Hello App Dreamer and Entrepreneur! So you’re in need of a little cash to keep the dream alive? You’re in luck! There are millions of wealthy people out there looking for a great place to invest their funds. Who are these people, you ask? In this post, I’m going to introduce you to a few of the key players and tell you what they look for in an app that makes them eager to ‘show you the money’.

Friends and Family

The most common starting place for initial investment is from people who you know and love; your friends and family. You can seek out investment from your friends or family, and often, if you already have an app, they may approach you with a desire to invest.

Where to find them?

If you don’t know where your friends and family are, you have bigger problems than raising money.

What are they looking for?

They are looking to believe in the app’s success and vision for the future. Friends and family are often looking to join you for the ride and will make the decision to invest based o’n feeling’ , rather than some professional formula and investment criteria. However, like any investor, they expect something in return, so make sure to clarify equity stakes and decision making responsibilities before closing the deal.

Investment Ranges

Depending on who you know, the investment range can vary greatly. From our client’s experiences, friends and family have invested as little as 5K and as much as 150K in their app businesses.

Biggest Challenges

Taking on investment from friends and family with the expectation of a return on their investment can put added strain on your relationship. Setting clear expectations, explaining the risks, and defining appropriate equity valuations upfront increases the likelihood of having a successful investor relationship with ‘Uncle Steve’.

Resources to Learn More




Crowd Funders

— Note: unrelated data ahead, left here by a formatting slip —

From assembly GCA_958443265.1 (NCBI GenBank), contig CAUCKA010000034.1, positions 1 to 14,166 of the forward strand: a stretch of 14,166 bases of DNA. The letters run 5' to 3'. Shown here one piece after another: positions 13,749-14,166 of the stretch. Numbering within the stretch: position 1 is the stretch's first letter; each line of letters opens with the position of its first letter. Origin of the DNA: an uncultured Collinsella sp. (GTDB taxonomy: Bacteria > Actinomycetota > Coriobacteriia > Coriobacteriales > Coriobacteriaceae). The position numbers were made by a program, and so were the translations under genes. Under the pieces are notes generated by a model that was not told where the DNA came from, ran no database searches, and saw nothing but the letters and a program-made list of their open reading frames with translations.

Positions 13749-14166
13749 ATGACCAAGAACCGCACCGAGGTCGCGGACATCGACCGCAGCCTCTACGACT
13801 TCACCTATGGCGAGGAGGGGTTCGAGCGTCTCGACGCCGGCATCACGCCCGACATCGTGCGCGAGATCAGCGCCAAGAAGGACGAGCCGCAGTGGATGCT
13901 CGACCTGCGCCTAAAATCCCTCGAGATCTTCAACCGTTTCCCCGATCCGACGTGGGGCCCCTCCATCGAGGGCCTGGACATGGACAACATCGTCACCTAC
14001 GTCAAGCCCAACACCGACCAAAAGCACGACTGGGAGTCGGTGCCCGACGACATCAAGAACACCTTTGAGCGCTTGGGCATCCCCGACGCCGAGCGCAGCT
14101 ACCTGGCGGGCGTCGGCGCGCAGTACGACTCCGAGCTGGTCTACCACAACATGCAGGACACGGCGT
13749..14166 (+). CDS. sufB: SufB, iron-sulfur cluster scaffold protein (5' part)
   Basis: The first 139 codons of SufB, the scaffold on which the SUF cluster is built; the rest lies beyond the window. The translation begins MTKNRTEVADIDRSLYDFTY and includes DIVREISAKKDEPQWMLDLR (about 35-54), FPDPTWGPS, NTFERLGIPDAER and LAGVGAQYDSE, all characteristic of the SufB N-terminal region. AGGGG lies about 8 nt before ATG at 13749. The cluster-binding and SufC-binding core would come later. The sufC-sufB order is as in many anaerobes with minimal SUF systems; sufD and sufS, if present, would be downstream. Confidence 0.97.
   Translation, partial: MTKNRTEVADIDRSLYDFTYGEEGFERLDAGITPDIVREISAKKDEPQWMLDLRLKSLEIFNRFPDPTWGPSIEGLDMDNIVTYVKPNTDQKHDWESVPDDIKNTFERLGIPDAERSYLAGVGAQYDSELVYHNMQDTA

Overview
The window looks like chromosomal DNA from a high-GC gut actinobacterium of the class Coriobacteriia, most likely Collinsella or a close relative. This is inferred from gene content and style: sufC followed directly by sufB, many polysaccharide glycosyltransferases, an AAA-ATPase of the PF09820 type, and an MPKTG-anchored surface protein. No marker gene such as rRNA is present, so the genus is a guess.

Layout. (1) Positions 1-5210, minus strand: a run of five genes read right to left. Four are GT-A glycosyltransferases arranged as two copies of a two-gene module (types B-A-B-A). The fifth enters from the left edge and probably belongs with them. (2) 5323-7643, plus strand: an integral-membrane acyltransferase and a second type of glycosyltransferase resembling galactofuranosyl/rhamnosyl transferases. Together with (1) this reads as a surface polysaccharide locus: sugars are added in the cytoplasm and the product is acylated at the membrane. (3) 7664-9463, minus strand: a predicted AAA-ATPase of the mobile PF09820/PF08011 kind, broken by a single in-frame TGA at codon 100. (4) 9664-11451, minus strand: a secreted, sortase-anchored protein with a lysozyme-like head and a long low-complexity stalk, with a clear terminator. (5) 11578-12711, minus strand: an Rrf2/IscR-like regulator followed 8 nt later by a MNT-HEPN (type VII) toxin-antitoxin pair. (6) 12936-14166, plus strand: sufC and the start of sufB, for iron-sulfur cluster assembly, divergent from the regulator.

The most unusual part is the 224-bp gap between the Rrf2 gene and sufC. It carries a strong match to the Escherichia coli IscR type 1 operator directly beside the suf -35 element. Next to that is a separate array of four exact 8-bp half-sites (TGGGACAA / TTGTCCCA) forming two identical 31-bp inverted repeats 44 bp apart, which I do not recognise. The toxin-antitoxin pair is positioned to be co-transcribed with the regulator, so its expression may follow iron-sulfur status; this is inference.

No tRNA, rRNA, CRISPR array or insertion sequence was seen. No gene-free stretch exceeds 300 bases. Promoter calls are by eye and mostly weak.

Most people have heard and seen the power of crowdfunding and it might be the right strategy for you as well. The benefits to crowdfunding can often mean keeping 100% ownership of your company and often all you’d have to do is provide your backers with agreed upon prizes.

Where to find them?

Some of the more popular crowdfunding sites are KickStarter, Fundable and Indiegogo. Each one attracts a unique crowd of people with money in their pockets.

What are they looking for?

When I fund a crowfunding project, I look for things I believe in. Whether it’s a cool new product or a valuable cause, crowd funders want to be a part of something special and they show their support by giving you their money. How can you make your audience feel special enough that they’ll give you money? How will you create a community of people that support your app in it’s infancy? Finding creative ways to answer these questions will put you on the path to having a much more successful crowfunding campaign, so that you can continue to fund your app dream.

Investment Ranges

On KickStarter, you’ll often see a range between $5.00 – $5,000. Five bucks will buy you access to their ‘community’, where $5,000 might mean meeting the project creators and getting a ton of specialized versions of their project. The crowdfunding model on Kickstarter isn’t equity based, but rather a special type of pre-order. This means you get to keep complete ownership of your business, but also raise the necessary funds to keep your app project alive. 

Biggest Challenges

Although crowdfunding might seem like you just throw a video up and money will pour in, you’re mistaken. The most successful crowdfunding campaigns take months of preparation and sometimes years of community building. Anyone can start a kickstarter, but one of the keys to success is having a pre-existing audience of people waiting to view and support your campaign. How to build a pre-existing audience for your campaign is another topic all together. I’ll include some links in the resources so you can get a head start.






Angel Investors

Angel Investors? When I first heard the word Angel investor I gawked. A bunch of rich people calling themselves Angels seemed unsurprisingly pretentious. A notable Angel investor is billionaire Kevin O’Leary on Shark Tank, who actually calls himself Mr. Wonderful. I’m sensing a trend here. Aside from the godly title, the name ‘Angel’ has stuck and if you find the right investor to join you, they could angelically provide you with the money to keep your app dream alive. So, show them respect.

Who are these Angel investors? They are typically previously successful entrepreneurs and other high net worth individuals that like to invest in early stage companies. It’s a much more personal venture for Angels and often they’ll join your advisory board. Picking an Angel investor for your venture isn’t just about the money, but depending on your necessity, should also take into account the non-monetary contributions they can bring to the table.

Where to find them?

At Chamber DS, we’ve started developing a network of Angels to evaluate our client’s ideas and set them up for successful fundraising. We can bring the investors to you.